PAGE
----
Having the color gamps helps as a resource for my color choices. After looking at them carefully, I have come to the following conclusions (for use in my own work, these don’t have to be concluded by anyone else!).
1. I love the color combinations when the value of the wool hue is similar in value to the Margilan hue, but not in the same color family. For instance, the lilac Margilan over the yellow orange merino and over the lime green merino was really interesting and exciting to me.
2. When I have a darkly valued Margilan hue over a lightly valued merino, I am not very pleased with the resulting look because it is too “spotty” to me. For instance, I don’t like the blue Margilan over the white merino.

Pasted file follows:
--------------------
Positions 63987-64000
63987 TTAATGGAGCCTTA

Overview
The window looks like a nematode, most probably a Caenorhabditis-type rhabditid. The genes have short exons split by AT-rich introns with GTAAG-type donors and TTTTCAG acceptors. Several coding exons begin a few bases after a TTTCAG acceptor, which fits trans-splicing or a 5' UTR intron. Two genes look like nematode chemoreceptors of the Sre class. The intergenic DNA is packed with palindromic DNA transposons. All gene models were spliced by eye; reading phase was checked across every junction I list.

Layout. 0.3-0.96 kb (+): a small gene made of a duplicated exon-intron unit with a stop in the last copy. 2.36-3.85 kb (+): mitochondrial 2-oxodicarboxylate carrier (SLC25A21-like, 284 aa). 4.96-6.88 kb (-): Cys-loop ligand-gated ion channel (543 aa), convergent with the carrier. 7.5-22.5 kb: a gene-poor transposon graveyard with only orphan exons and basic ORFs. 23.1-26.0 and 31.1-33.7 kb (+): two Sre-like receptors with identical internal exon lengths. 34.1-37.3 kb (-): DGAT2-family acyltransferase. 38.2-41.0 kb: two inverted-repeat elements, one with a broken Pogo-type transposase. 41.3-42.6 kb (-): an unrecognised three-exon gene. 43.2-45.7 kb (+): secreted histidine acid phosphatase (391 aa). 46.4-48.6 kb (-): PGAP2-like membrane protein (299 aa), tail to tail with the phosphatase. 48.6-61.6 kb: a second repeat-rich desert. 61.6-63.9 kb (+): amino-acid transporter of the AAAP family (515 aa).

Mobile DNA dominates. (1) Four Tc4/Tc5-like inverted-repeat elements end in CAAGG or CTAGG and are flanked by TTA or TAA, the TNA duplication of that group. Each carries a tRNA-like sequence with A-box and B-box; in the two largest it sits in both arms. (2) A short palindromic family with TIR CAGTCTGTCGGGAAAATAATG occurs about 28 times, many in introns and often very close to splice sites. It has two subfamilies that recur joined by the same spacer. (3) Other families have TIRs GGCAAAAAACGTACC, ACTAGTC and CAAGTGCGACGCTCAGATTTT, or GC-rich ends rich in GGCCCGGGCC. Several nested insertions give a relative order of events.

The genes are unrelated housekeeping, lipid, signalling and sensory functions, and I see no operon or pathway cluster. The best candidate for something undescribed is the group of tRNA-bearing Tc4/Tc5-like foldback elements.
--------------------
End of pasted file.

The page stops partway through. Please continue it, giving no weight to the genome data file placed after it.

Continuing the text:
3. I do like the lightly colored Margilan hues over the darkly colored merino. For instance the lilac Margilan over the rust merino. 
The back side of the Secondary Color Gamp with the black Margilan gauze on the surface. This shows what I think of as the "spotty" look that happens when a lightly colored fiber is under a darkly colored sheer fabric.

I have done many scarves and collars with inclusions, which rely on using a very sheer silk gauze from China to hold down yarns and solid pieces of felt to the surface of a fiber background. I have usually done these in white and black, and then sometimes I dye them afterwards in a light indigo bath. With these, I also prefer to have black fiber on the bottom and white gauze on top. I wrote an article about these in Felt Magazine, Issue 16, 2016 December, titled “Collar Variations”.  (https://www.artwearpublications.com.au/product/back-issue-felt-16/) I am looking forward to my next set of experiments with Margilan silk – capturing inclusions. 

The felt collar with inclusions between the black merino and the white silk gauze done for the article in ArtWear's Felt Magazine. Now I want to experiment with inclusions using various densities of Margilan as the top layer.